811.20 Defense (M) Spain/692: Telegram

The Secretary of State to the Consul General at Algiers ( Wiley )

849. For Murphy. Following are views of Department and BEW concerning Iberian cross trade, having in mind BOC 315 of April 3; Algiers’ 642 of April 17, 671 of April 21, 700 of April 24 and 733 of April 28; Madrid’s 910 of April 14; and Lisbon’s 755, April 3 and 875, April 20.40

Every effort should be made to carry on the ad hoc trade referred to in Department’s no. 710 to Lisbon and 927 to Madrid (both of April 23), pending negotiation of the interim and long-range programs. Lisbon’s no. 875 emphasizes importance of this. This will not however be prolonged to a point where it might jeopardize the conclusion of formal commercial agreements.
Final approval of the commodities to be included in the long-term program cannot be given until
receipt of Algiers’ reply to comments on Bataille proposal contained in Department’s 766 of April 22. As soon as reply is received, steps will be taken here to reconcile Bataille proposal with program outlined in Department’s airmail instructions of March 16 and you will then be advised.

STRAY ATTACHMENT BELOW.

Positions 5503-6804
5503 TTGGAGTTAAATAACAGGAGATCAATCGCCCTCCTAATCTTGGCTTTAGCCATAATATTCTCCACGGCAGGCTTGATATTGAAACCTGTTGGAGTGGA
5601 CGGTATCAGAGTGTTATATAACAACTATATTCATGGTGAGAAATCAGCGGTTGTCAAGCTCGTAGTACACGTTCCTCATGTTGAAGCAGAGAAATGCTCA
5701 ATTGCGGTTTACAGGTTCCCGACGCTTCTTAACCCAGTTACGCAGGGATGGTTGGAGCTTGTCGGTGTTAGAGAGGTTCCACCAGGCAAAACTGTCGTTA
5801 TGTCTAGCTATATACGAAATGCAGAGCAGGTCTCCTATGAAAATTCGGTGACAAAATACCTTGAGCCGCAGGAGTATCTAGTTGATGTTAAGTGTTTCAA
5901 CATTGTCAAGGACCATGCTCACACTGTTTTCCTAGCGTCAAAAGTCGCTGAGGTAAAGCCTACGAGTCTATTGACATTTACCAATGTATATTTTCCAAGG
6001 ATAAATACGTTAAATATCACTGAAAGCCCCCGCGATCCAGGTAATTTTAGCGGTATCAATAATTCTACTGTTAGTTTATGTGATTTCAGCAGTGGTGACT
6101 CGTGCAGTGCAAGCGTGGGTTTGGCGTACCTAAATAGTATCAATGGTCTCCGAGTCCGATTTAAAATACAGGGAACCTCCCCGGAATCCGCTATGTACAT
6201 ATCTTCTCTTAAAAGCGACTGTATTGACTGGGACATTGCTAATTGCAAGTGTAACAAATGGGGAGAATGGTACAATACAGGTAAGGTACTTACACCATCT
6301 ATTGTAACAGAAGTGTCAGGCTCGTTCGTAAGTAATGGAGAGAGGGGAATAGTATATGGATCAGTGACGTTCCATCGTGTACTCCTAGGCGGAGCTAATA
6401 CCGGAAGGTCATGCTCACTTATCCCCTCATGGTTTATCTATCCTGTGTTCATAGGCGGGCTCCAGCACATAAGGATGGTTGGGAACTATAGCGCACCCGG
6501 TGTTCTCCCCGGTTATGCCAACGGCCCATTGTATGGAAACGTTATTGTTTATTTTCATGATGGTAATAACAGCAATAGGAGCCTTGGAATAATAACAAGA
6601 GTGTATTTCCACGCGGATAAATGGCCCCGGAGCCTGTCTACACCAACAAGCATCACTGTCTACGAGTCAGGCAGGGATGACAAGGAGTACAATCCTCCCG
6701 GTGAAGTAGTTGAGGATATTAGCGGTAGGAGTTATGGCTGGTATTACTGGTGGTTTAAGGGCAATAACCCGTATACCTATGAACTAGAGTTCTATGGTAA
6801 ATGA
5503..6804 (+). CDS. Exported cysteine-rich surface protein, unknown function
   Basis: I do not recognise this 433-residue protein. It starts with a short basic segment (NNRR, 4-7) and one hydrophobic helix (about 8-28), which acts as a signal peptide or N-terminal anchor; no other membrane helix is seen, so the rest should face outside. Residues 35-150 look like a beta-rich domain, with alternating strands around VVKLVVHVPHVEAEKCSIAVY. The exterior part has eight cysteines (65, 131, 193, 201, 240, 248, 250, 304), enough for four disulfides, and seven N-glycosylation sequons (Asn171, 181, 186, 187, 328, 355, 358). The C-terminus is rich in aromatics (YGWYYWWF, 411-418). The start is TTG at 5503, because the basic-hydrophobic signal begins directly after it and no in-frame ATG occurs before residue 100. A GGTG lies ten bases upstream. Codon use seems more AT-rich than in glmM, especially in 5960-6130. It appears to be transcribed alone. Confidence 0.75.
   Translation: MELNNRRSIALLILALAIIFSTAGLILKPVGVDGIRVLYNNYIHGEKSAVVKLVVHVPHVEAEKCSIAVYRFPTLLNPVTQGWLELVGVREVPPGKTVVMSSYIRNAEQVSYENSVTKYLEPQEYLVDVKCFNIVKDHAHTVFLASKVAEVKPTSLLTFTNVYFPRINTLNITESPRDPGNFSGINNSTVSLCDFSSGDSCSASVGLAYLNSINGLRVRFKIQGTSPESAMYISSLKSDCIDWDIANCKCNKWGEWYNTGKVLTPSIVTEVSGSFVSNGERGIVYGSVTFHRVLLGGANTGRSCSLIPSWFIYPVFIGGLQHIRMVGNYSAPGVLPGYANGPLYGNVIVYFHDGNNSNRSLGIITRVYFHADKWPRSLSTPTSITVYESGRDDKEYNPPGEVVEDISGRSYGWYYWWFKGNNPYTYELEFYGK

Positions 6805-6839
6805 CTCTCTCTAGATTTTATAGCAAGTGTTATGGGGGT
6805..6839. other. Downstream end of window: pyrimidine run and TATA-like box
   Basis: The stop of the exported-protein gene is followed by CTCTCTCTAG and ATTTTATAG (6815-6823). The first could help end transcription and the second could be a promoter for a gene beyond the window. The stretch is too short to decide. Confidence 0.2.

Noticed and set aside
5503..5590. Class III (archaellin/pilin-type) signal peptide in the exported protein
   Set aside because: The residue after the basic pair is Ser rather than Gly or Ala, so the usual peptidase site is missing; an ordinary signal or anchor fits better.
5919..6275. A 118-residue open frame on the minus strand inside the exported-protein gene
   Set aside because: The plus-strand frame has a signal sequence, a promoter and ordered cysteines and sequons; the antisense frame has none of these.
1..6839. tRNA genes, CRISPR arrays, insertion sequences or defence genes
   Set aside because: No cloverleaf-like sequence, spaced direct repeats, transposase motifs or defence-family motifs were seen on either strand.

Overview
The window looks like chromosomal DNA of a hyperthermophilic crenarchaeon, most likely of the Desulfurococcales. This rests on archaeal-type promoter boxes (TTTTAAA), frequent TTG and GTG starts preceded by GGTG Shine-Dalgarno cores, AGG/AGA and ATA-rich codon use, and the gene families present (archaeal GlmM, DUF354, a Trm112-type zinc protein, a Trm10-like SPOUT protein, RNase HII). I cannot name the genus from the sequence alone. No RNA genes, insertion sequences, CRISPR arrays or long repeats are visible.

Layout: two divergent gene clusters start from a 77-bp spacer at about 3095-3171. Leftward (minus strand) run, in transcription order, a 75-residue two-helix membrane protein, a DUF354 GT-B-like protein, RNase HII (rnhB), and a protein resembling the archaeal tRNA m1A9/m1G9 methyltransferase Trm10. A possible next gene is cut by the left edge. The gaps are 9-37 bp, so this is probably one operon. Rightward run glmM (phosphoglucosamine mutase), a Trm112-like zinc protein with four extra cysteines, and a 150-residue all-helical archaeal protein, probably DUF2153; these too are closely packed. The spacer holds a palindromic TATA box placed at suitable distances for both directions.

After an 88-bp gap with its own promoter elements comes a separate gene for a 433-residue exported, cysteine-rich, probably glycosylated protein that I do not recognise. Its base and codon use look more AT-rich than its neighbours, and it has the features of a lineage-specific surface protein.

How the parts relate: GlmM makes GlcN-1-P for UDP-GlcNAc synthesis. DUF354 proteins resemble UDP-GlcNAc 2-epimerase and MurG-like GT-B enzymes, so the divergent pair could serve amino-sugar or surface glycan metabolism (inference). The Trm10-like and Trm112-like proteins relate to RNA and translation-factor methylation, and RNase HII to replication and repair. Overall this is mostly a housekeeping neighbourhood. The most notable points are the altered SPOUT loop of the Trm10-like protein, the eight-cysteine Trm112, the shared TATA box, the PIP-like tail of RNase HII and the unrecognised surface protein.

Agreement is reached with British here as to desirability of including shipments from French West Africa to the Peninsula in the proposed program.
Department and BEW consider that with one or two exceptions, Madrid’s no. 910 sets forth very desirable system for handling trade. However, in view of Algiers’ numbers 642 and 671, it does not appear that this system will be entirely acceptable to the French. The following paragraphs attempt to reconcile the various views as seen from here and to set forth our recommendations re procedure for negotiations and system for handling interim and long-range programs.
  • A. Type of goods to be included in programs. Department’s airgram instructions of March 16 suggested goods for interim program. Final views re goods to be included in long-term program will be sent as stated in paragraph 2 above.